15 Ways To Use Chopsticks In The Kitchen

Chopsticks are a takeout necessity. While not all people may understand how to hold and utilize chopsticks to pick up food like sushi, rice, and teriyaki meats, many chopstick adopters believe in the supremacy of this humble utensil above the fork. We'll let you be the judge on that one.

It is believed that the first use of chopsticks dates back 5,000 years ago in China. Primitive forms of the utensil would have likely been twigs and sticks used to remove food from cooking pots. Eventually, cooks learned to cut food into smaller pieces so it would cook faster, which eliminated the need for knives at the table. Although chopsticks are most often associated with Asian food, and many Asian and Asian-American households use chopsticks in their everyday cooking and life, you may not realize this handy utensil has many other kitchen uses besides picking up California rolls. Here are some of the most creative ways to put your drawer full of takeout chopsticks to good use.

Test cakes

One of the most complex parts of baking a cake or cupcakes is telling when the baking stage is complete. Inconsistent oven heat, dark ingredients, and other nuances can cause your cake to look finished when it actually isn't. This means that you have to turn to a cake tester to ensure the inside of your cake is finished baking. Commercial cake testers aren't helpful to use on a cake because they have a slick surface that prevents crumbs from sticking. When you're testing a cake, you need to use a wooded stick for an accurate look into the wetness of the cake's interior. Enter the chopstick.

Chopsticks are better to use for testing cakes than tiny toothpicks because your hand won't have to get as far into the oven. If you insert your chopstick into the center of the cake and the stick comes out covered in crumbs or is a darker color, you should put it back into the oven to let it finish baking. A dry, clean stick indicates the cake is finished baking.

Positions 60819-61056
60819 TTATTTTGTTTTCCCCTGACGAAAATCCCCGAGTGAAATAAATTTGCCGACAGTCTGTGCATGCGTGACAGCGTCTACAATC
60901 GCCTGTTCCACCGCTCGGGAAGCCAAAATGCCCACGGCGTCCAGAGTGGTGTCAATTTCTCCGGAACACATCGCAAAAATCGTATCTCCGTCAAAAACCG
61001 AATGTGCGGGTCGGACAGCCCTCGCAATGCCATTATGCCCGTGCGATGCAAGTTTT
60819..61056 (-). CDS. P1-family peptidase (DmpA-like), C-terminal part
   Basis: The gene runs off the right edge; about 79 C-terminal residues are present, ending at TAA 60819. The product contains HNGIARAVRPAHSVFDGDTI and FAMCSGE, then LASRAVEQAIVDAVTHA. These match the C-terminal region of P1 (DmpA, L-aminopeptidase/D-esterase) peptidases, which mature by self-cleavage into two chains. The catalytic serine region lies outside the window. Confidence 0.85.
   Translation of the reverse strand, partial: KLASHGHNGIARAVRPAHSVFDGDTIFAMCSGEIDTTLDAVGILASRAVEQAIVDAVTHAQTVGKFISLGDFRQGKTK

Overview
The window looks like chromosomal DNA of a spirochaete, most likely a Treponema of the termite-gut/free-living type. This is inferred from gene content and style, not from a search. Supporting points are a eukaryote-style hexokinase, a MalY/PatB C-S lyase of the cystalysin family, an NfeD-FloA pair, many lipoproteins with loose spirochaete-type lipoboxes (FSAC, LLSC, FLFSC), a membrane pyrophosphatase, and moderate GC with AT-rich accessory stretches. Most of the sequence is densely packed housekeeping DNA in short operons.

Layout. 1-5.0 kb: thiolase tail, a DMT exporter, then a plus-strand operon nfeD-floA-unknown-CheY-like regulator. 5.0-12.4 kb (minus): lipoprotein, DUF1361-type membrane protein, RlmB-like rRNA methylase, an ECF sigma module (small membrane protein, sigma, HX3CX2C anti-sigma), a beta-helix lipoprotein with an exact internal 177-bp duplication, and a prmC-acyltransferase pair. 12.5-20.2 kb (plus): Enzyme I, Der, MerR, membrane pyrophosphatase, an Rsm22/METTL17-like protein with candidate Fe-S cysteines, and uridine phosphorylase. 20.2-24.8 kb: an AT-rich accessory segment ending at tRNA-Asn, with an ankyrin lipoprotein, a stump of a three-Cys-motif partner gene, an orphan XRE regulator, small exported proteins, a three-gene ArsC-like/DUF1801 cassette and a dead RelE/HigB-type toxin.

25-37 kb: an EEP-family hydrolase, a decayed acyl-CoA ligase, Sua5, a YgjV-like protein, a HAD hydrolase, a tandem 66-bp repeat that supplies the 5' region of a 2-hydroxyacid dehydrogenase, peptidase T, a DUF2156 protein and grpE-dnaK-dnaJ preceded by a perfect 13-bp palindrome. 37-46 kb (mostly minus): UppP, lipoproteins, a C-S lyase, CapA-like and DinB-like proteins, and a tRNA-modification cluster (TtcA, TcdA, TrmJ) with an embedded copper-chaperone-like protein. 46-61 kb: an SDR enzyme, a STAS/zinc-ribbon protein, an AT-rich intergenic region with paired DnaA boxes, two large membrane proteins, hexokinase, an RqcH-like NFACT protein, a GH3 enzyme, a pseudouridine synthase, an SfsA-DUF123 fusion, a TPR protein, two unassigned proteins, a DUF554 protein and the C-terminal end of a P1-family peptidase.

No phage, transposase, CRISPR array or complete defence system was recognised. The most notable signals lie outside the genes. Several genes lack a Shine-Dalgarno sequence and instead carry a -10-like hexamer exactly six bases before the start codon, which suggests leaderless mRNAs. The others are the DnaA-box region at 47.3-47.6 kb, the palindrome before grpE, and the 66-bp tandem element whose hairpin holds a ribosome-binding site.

Substitute for kebab skewers on the grill

Kebabs and grilling skewers are a summer necessity. You can grill any type of meat, vegetables, or even fruit if you have a sturdy stick to poke through them. You should always cook kebabs on the grill with a thick skewer to prevent the stick from breaking mid-grill and potentially leaving splinters in your chicken thighs (yikes).

If you use a wooden chopstick to grill your vegetables, you should allocate at least 30 minutes to soak them in water before assembling and grilling. This soaking time is crucial because it will prevent your chopsticks from being set aflame when you place them on the hot grill. You should also give yourself a couple of inches of space on each end of the kebab for rotating and easy eating. Finally, for even cooking and food safety, we recommend using separate sticks for different types of food, like chicken, steak, and vegetables.

Safely test oil

It's impossible to know how hot oil is by sight alone. But, when you have a pair of chopsticks handy, you won't have to play a guessing game to determine how hot your oil is. This trick is convenient if you don't have a kitchen thermometer around. Oil temperature is especially important for cooking because it can mean the difference between a dense and dry piece of fried chicken and one that is soft, moist, and plush inside. The frying oil temperature will also change if you add more things to it, so using a kitchen thermometer is the most precise way to read the temperature while cooking.

You'll need to dip a chopstick into the hot oil to use this tip. If the chopstick slowly bubbles at the end, the oil temperature is about 320 degrees Fahrenheit. If the bubbles come out quickly from the chopstick but gradually slow down, the temperature is closer to 360 degrees Fahrenheit. Lastly, if the entire chopstick produces rapid bubbles with a sustained speed, the oil is likely around 400 degrees Fahrenheit.

Make scrambled eggs or an omelet

You can use chopsticks to replace a fork in most applications, including mixing up yolks and whites for a plate of scrambled eggs. Chopsticks are the only tool you need to prepare an omelet, too, because you can use them to scramble the eggs, keep the curds moving, and flip your omelet when the time comes. In addition, chopsticks can more deftly move the curds in the pan than a spatula or a scraper, and they're easy to hold once you get the hang of it.

We recommend using a pair of cooking chopsticks, rather than regular takeout ones, to cook your omelet or scrambled eggs with. These cooking chopsticks are slightly longer (between 13 and 17 inches) and more sturdy than the ones you get from your neighborhood Chinese takeout joint. The wooden or bamboo cooking chopsticks can be found at your local Asian grocery store or through an online retailer.

Easily stack things in your refrigerator with a pair of chopsticks